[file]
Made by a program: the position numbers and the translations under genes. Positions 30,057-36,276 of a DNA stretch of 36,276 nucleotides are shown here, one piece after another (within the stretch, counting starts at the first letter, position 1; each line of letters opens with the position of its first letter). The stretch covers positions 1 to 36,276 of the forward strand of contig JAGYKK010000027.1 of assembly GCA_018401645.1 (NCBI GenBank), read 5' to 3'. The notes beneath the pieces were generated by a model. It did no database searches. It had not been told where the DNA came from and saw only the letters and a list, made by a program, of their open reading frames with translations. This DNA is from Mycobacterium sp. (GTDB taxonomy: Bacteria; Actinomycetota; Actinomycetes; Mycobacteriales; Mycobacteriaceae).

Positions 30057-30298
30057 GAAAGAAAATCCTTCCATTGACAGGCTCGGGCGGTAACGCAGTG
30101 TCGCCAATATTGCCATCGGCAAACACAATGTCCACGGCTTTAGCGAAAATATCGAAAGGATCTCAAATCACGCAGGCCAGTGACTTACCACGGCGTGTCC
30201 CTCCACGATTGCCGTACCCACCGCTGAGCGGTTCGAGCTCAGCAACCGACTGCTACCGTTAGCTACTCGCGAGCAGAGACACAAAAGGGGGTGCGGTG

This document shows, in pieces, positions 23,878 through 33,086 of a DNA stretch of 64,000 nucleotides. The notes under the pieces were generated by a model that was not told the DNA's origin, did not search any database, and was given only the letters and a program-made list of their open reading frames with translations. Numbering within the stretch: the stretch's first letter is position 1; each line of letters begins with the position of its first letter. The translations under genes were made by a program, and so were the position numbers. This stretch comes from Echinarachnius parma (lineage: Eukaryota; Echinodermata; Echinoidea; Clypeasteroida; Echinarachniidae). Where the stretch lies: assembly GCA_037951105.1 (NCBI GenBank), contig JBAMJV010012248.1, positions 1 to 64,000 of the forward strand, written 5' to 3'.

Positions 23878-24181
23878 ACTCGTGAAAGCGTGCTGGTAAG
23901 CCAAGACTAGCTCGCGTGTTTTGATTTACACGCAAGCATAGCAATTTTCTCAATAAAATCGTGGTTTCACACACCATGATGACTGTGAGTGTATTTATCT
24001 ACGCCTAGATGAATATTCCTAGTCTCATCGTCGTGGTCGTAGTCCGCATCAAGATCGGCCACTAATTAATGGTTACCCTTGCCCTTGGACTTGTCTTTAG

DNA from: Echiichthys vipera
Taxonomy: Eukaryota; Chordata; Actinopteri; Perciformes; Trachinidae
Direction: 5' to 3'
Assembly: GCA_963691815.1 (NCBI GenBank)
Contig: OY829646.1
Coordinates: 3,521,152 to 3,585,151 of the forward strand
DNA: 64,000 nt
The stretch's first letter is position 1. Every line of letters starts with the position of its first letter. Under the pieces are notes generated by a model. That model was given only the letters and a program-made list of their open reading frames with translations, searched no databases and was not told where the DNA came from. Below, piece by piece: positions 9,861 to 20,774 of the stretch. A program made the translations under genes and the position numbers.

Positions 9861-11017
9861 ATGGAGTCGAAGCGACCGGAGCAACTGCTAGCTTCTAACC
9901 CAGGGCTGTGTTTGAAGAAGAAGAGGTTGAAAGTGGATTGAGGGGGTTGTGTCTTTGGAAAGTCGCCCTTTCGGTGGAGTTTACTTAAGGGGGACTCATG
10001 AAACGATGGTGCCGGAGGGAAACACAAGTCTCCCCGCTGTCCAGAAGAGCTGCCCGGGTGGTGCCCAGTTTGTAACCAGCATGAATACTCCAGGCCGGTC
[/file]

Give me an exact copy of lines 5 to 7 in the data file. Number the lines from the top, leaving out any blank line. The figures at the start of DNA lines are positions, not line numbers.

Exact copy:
30201 CTCCACGATTGCCGTACCCACCGCTGAGCGGTTCGAGCTCAGCAACCGACTGCTACCGTTAGCTACTCGCGAGCAGAGACACAAAAGGGGGTGCGGTG

This document shows, in pieces, positions 23,878 through 33,086 of a DNA stretch of 64,000 nucleotides. The notes under the pieces were generated by a model that was not told the DNA's origin, did not search any database, and was given only the letters and a program-made list of their open reading frames with translations. Numbering within the stretch: the stretch's first letter is position 1; each line of letters begins with the position of its first letter. The translations under genes were made by a program, and so were the position numbers. This stretch comes from Echinarachnius parma (lineage: Eukaryota; Echinodermata; Echinoidea; Clypeasteroida; Echinarachniidae). Where the stretch lies: assembly GCA_037951105.1 (NCBI GenBank), contig JBAMJV010012248.1, positions 1 to 64,000 of the forward strand, written 5' to 3'.

Positions 23878-24181